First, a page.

Pattern visual evoked potential (PVEP) evaluation in hypothyroidism

NAZLIEL B., Akbay E., Irkeç C., YETKİN İ., Ersoy R., TÖRÜNER F. S.

Journal of Endocrinological Investigation, vol.25, no.11, pp.955-958, 2002 (SCI-Expanded) identifier identifier identifier

  • Publication Type: Article / Article
  • Volume: 25 Issue: 11
  • Publication Date: 2002
  • Doi Number: 10.1007/bf03344067
  • Journal Name: Journal of Endocrinological Investigation
  • Journal Indexes: Science Citation Index Expanded (SCI-EXPANDED), Scopus
  • Page Numbers: pp.955-958
  • Keywords: central nervous system, overt hypothyroidism, Pattern Reversal Visual Evoked Potential (PVEP), P100, subdinical hypothyroidism, CENTRAL-NERVOUS-SYSTEM, CONDUCTION
  • Lokman Hekim University Affiliated: No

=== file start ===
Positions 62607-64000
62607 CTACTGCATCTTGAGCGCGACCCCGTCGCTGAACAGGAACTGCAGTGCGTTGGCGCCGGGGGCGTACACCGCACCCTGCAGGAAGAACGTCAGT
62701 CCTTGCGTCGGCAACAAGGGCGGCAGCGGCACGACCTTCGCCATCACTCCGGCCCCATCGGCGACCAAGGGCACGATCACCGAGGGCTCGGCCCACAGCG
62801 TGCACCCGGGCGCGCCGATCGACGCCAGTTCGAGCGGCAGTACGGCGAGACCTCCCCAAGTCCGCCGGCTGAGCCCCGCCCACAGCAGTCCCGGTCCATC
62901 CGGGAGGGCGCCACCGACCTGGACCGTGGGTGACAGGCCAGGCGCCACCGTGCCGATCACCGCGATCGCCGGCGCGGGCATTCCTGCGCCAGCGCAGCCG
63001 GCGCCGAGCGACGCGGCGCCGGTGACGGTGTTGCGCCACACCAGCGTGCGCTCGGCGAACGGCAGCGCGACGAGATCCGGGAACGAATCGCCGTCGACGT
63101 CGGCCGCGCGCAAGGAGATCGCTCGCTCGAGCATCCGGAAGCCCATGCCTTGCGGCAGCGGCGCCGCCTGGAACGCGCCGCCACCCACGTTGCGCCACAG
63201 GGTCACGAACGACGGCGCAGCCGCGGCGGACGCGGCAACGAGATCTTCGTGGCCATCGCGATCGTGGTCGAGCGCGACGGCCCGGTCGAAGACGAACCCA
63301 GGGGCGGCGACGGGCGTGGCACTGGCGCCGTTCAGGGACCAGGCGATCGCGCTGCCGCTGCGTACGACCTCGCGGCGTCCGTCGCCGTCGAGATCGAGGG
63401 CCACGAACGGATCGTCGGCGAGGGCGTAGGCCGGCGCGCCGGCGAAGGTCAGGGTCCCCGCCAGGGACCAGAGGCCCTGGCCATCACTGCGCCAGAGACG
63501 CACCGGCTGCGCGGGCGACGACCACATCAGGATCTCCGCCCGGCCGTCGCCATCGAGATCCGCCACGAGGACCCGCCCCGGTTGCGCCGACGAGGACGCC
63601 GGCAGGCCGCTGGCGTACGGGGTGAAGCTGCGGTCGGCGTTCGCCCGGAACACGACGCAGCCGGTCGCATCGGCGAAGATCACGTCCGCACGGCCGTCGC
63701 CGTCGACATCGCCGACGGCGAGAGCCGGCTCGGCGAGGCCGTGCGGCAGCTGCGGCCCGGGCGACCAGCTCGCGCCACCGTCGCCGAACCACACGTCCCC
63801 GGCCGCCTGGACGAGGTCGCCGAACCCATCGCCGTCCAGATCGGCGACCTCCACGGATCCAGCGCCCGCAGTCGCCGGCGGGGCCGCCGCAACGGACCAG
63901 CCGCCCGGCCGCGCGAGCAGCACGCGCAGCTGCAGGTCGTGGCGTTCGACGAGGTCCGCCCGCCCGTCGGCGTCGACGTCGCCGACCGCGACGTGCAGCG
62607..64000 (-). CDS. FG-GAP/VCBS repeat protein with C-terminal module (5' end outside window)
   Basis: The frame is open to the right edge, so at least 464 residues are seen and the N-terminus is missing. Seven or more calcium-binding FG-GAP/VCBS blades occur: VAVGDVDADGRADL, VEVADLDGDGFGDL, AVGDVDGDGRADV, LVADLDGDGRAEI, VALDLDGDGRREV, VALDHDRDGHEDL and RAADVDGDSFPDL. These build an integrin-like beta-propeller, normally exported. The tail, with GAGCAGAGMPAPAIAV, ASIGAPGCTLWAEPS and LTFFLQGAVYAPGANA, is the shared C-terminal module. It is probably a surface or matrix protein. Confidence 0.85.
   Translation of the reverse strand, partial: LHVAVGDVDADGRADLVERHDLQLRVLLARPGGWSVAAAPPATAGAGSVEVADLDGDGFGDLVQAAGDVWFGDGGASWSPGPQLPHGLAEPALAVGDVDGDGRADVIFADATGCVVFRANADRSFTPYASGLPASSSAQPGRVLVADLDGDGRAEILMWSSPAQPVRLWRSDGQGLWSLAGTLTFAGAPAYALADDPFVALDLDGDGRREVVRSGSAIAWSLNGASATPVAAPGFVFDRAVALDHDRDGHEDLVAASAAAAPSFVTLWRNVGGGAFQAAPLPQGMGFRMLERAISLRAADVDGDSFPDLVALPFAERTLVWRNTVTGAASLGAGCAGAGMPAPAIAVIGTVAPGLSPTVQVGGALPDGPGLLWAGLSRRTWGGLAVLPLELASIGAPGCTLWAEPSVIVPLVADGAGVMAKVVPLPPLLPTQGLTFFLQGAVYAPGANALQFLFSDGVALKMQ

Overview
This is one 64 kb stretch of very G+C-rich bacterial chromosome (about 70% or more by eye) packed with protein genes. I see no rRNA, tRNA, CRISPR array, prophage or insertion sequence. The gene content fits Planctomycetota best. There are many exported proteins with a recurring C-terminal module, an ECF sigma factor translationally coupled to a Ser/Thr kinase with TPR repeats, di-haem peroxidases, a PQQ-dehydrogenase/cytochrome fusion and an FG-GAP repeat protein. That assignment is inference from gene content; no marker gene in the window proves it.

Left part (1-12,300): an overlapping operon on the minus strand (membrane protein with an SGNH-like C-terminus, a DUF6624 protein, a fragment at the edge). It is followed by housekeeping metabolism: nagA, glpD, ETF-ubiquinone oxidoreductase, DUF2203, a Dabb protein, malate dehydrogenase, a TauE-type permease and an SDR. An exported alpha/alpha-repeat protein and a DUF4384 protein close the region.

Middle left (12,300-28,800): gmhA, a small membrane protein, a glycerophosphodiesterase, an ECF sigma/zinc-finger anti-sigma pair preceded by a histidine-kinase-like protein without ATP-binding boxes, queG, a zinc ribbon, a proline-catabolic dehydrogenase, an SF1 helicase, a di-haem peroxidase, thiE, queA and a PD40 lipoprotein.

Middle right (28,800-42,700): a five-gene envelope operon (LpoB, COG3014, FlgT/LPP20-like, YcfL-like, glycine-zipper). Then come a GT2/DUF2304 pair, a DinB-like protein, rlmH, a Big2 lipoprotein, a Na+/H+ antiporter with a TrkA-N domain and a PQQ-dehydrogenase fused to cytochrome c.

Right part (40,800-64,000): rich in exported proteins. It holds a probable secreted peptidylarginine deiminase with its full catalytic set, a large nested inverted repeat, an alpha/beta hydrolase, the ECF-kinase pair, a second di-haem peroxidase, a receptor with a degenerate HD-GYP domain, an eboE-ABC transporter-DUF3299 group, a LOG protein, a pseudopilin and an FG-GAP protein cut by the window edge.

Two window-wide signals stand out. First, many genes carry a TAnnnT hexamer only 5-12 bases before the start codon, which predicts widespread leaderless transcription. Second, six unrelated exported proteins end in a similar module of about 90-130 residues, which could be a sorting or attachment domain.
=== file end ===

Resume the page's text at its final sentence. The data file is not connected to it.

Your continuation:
Dysfunction of the central nervous system (CNS) is an important consequence of thyroid hormone deficiency. Evoked potentials like visual evoked potentials (VEP) provide a reliable and objective measure of function in related sensory system and tracts. In this study pattern-shift VEP (PVEP) recordings were performed on 48 newly diagnosed hypothyroid patients. Twenty-four had sub-clinical and 24 had overt hypothyroidism. None of the patients had clinical symptoms or signs referable to CNS dysfunction. Their mean age was 44±12 yr. The response to pattern stimulation on the normal control subjects was a triphasic response with a prominent positive wave (P100) with a peak latency of 84-105 (mean:96±4) milliseconds (ms). In patients with hypothyroidism mean P100 latency was (mean: 97±6) ms and the difference between the 2 groups was not statistically significant. (p>0.05) Delays above the average latency ±2.5 SD of the mean of the control subjects was defined as a criteria for an abnormality. According to defined criteria 6 (12.5%) patients demonstrated abnormal PVEP at least on one tested side. Previous studies conducted on small patient populations stated there is high percentage of VEP abnormalities in hypothyroid patients. However, this fact was not confirmed by our study. We believe abnormalities of PVEP will be more prominent in untreated patients in the advanced stage of the disease, or in patients who have a neurological involvement; such as apathy, impaired memory or cerebellar dysfunction. Consecutive studies, in a more clearly defined and selected patient population, are needed to confirm and settle this issue. ©2002, Editrice Kurtis.